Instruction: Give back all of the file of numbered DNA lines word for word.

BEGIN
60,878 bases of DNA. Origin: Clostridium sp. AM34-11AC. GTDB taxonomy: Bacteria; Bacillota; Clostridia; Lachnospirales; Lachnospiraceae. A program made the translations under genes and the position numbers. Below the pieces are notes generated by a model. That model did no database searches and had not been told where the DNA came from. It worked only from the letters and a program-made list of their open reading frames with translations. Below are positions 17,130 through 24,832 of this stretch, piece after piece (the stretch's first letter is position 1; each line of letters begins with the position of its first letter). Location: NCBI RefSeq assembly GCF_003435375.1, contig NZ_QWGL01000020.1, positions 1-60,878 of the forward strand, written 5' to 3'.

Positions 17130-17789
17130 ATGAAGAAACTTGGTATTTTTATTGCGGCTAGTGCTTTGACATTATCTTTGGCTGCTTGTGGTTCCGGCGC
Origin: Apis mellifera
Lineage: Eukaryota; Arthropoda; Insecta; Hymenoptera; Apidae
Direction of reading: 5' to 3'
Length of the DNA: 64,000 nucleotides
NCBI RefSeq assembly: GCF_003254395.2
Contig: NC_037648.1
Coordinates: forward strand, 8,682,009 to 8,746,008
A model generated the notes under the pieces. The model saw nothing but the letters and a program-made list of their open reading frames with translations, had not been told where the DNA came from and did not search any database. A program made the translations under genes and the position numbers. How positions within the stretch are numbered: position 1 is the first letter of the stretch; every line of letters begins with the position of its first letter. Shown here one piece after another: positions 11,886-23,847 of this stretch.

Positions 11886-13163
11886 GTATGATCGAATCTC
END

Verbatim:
60,878 bases of DNA. Origin: Clostridium sp. AM34-11AC. GTDB taxonomy: Bacteria; Bacillota; Clostridia; Lachnospirales; Lachnospiraceae. A program made the translations under genes and the position numbers. Below the pieces are notes generated by a model. That model did no database searches and had not been told where the DNA came from. It worked only from the letters and a program-made list of their open reading frames with translations. Below are positions 17,130 through 24,832 of this stretch, piece after piece (the stretch's first letter is position 1; each line of letters begins with the position of its first letter). Location: NCBI RefSeq assembly GCF_003435375.1, contig NZ_QWGL01000020.1, positions 1-60,878 of the forward strand, written 5' to 3'.

Positions 17130-17789
17130 ATGAAGAAACTTGGTATTTTTATTGCGGCTAGTGCTTTGACATTATCTTTGGCTGCTTGTGGTTCCGGCGC
Origin: Apis mellifera
Lineage: Eukaryota; Arthropoda; Insecta; Hymenoptera; Apidae
Direction of reading: 5' to 3'
Length of the DNA: 64,000 nucleotides
NCBI RefSeq assembly: GCF_003254395.2
Contig: NC_037648.1
Coordinates: forward strand, 8,682,009 to 8,746,008
A model generated the notes under the pieces. The model saw nothing but the letters and a program-made list of their open reading frames with translations, had not been told where the DNA came from and did not search any database. A program made the translations under genes and the position numbers. How positions within the stretch are numbered: position 1 is the first letter of the stretch; every line of letters begins with the position of its first letter. Shown here one piece after another: positions 11,886-23,847 of this stretch.

Positions 11886-13163
11886 GTATGATCGAATCTC